- If you plan to have music at the Ceremony, a good rule of thumb is to have religious music during the Ceremony. After all, your time in Church is a time of prayer, as you come before God and the people of God to make your promises, and ask God’s blessing on your lives as man and wife. The Secretary will be able to provide you with names of some people who provided Church music in this area.
- Flowers oughtn’t to clutter the Sanctuary area of the Church. If using decorations on the seat-ends, please don’t use anything to damage the Church furniture. We appreciate if some flowers are left in the Church as a gift – often to decorate the Church for the weekend Masses.
- Please don’t use candles or lanterns in the main body of the Church – they hamper movement of the congregation. Oh, and confetti … it is impossible to remove, so please don’t use it inside or outside the Church. Perhaps the hotel will facilitate its use.
- If possible, plan a Wedding Rehearsal in Thomastown. Otherwise, sit with the solemniser and talk the ceremony through, so that you all know what is going to happen on the day.
- Our sacristan will be on hand before your wedding ceremony. If you have special requirements regarding the Liturgy, contact the Parish Office, and your wishes will be conveyed to the Sacristan. It is customary that the Sacristan be given an offering – she is sacrificing some of her day to make your day.
- If recording your wedding day, please ask the photographer, video recorder to be unobtrusive – not a distraction to you, your guests, or the solemniser.
- You are making a new beginning when you marry. It is a time to say goodbye to old ways, old habits. It will be a good time to receive the Sacrament of Reconciliation.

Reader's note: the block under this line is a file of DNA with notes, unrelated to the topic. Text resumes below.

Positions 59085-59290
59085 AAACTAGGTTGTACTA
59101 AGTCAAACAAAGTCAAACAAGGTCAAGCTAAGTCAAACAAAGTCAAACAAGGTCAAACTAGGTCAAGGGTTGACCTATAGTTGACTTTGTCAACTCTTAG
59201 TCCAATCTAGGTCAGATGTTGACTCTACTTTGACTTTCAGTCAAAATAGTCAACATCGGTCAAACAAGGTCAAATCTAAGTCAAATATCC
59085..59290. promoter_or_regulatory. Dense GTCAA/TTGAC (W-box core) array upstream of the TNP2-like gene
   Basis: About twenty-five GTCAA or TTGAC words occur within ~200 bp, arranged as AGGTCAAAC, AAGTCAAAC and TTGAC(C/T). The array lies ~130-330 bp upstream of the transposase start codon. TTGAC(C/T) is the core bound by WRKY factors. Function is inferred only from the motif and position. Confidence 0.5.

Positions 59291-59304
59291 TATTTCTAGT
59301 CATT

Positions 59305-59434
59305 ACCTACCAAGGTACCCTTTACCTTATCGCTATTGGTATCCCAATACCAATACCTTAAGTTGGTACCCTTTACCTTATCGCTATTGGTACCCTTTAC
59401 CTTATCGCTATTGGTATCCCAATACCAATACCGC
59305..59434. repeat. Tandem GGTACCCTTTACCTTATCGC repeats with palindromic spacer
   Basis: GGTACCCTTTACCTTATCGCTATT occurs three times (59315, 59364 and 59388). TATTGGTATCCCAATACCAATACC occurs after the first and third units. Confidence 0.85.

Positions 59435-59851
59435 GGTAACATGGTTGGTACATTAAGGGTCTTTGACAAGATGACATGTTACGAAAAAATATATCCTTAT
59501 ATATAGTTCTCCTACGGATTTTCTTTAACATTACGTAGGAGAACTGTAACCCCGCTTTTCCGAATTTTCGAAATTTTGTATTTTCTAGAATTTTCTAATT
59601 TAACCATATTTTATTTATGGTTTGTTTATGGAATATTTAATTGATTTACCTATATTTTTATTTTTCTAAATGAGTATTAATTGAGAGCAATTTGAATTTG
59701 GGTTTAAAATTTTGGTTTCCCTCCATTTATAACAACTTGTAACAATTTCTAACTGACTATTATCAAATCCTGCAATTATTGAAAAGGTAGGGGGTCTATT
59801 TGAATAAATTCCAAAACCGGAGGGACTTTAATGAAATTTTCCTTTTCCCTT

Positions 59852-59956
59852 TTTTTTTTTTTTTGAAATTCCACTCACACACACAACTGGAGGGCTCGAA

- Occasionally things run late. However, being more than ten minutes late may be a sign of disrespect to one’s guests. They will have been there on time. Groom and Bride ought to be in good time also. Make known to your guests that you plan to be on time. Sometimes people have a reputation for being late, and, if you are one of those, guests may assume that you will be late once again.
We have tried to alert you to some of the bits and pieces of getting married in Church. You may like to check out a number of websites, which you may find helpful:
Do please get back to us if we can be of any further help. Our Parish Office number is 056-7793191, and the Secretary is on duty Wednesday, Thursday and Friday, 10 am to 1 pm. We find it valuable to maintain contact by email. It provides a paper trail. Our email is firstname.lastname@example.org
A short prayer you may like to pray together:
We praise you, Lord, for your gentle plan draws us together in love for one another. Strengthen our hearts, so that we may keep faith with each other, please you in all things, and come to the happiness of celebrating the sacrament of Marriage. Amen.
With all good wishes,
Fr. Dan Bollard.